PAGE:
Tucked away on the second floor behind the court administration offices, the last remaining bit of unused space in the Hall County courthouse has no floors or ceilings.
Not for long.
The Hall County Board of Commissioners approved funding Thursday for a $1.7 million project that will turn that space into the new jury assembly room.
Court administrator Jason Stephenson said the judges began discussing the project around 2018-2019 following the addition of fifth Superior Court Judge Clint Bearden.
The project was sparked by the “growth in both case numbers and the number of trial weeks” as well as having a fifth judge, Stephenson said.
Before the COVID-19 pandemic, roughly 12,000-15,000 jurors would be summoned each year, and roughly 40 out of the total 52 weeks next year are tentatively scheduled for a trial, Stephenson said.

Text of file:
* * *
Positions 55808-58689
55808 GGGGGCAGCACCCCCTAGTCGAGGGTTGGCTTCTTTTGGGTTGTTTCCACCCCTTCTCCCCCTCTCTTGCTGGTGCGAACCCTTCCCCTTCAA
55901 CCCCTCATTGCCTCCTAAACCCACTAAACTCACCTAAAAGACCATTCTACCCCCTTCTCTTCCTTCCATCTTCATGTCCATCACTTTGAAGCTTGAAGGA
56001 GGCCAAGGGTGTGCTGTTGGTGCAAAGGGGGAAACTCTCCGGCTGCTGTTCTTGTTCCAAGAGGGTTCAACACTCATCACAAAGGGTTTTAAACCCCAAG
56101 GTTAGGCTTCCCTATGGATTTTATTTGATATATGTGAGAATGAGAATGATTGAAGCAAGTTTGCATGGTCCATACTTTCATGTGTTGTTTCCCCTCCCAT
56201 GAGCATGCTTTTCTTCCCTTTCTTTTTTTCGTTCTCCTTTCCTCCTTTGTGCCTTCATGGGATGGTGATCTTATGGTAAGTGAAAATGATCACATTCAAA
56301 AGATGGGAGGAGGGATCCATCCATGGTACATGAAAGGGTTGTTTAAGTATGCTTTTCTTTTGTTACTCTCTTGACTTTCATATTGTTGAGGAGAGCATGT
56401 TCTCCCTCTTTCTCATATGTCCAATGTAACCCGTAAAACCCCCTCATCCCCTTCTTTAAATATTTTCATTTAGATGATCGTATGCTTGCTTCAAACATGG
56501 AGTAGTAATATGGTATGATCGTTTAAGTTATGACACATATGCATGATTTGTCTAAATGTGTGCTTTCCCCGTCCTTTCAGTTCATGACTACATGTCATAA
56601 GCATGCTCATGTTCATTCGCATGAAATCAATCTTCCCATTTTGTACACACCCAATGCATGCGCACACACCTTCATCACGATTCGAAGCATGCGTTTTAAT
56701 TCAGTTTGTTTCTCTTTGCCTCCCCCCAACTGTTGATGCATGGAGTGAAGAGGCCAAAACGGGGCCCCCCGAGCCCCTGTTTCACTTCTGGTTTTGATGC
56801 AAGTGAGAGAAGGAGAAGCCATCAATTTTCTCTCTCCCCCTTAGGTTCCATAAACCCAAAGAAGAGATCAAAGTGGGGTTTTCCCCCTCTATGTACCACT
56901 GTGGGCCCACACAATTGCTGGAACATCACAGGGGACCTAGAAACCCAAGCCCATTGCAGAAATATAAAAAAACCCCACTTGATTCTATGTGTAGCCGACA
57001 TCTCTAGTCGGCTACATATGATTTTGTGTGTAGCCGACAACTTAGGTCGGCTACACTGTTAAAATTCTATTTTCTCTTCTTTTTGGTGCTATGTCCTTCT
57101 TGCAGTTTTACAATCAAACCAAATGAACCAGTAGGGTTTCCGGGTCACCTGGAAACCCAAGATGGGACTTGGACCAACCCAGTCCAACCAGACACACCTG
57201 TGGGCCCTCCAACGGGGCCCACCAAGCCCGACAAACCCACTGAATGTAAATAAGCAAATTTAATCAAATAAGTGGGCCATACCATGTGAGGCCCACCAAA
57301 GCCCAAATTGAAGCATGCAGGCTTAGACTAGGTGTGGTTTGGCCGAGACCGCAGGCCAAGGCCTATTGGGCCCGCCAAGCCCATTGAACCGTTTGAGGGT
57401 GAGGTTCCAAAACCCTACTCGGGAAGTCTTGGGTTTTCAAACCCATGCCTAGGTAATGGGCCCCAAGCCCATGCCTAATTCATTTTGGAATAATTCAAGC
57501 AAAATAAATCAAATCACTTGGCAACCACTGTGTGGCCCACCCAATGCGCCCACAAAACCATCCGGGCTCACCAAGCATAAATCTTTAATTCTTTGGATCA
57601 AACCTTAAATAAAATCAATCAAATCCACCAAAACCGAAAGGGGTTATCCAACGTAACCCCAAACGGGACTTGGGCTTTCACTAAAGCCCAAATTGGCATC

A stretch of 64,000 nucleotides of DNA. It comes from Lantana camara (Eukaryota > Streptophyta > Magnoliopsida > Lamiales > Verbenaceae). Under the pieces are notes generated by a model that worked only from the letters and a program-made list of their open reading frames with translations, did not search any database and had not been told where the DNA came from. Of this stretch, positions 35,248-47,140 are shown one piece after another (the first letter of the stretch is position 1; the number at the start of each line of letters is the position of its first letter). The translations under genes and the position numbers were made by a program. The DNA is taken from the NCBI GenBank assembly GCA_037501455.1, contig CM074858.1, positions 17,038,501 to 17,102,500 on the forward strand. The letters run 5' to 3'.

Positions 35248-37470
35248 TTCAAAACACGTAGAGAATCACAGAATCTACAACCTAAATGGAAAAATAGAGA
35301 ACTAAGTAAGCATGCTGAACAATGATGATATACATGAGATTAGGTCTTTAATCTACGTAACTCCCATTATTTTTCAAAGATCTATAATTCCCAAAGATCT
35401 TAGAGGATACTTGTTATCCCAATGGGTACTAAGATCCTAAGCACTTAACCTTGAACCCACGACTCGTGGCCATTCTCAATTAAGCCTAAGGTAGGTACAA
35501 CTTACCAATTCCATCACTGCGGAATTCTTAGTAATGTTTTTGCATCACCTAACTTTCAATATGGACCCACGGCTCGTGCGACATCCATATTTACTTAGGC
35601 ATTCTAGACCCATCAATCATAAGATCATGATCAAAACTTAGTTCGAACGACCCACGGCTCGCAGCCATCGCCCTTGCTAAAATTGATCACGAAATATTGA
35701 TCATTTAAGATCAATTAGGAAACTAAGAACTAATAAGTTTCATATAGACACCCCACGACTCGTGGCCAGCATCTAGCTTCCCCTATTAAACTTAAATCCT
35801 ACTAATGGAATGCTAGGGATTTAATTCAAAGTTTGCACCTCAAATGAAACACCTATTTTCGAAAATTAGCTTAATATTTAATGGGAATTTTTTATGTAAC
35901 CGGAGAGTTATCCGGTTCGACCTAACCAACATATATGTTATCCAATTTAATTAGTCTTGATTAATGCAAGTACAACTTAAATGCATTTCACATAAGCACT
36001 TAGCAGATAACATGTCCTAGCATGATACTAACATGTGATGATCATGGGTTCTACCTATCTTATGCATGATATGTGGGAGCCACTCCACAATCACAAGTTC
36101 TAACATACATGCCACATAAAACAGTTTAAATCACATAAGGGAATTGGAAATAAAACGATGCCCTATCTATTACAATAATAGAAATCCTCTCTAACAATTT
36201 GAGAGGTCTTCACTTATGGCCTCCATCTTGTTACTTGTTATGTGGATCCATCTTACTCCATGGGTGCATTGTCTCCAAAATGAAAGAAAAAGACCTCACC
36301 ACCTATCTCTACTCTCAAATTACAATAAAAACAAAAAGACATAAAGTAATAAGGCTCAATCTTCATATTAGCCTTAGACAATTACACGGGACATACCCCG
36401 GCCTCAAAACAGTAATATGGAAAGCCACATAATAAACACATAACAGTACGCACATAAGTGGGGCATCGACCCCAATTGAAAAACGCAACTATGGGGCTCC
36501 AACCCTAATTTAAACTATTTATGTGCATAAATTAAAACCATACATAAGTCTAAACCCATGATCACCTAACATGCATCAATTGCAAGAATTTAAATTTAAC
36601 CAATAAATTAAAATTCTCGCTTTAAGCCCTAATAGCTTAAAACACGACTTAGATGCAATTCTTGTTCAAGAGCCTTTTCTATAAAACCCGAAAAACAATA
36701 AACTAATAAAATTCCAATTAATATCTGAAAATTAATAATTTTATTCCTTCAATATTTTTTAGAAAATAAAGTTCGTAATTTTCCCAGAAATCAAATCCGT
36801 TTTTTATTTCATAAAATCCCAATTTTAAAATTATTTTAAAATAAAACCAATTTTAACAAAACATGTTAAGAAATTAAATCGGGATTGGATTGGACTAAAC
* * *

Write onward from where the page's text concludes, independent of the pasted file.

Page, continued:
The current jury assembly room seats 130 people at full capacity, and the new one would hold more than 250 people.
Stephenson said the hope is that a bigger jury assembly room will help “efficiently check in jurors and get them to the right courtrooms.”
“This would finish out the last shell space in the building,” Stephenson said. “We’ve been here 20 years, and this is the last unfinished area that will allow us to maximize the use of the space.”
As far as ideas for the current jury assembly room, one plan includes using the space as an additional courtroom for civil and domestic hearings.
With the approval by the commissioners, work will kick off next week with pre-construction meetings and supply orders.
The $1.7 million price tag is more than what was previously budgeted four years ago, something Stephenson attributed to increased construction costs seen elsewhere.
Beyond building out the space with floors and ceilings, the jury assembly room also needs audio/visual equipment.
Stephenson said they are planning on a roughly six-month buildout, well aware that there are possible delays due to supply-chain issues.
The courts have sworn in three judges this year: two judges in Juvenile Court and one in Probate Court.
“We are quickly outgrowing and have outgrown in a lot of ways the current courthouse and the annex,” Stephenson said.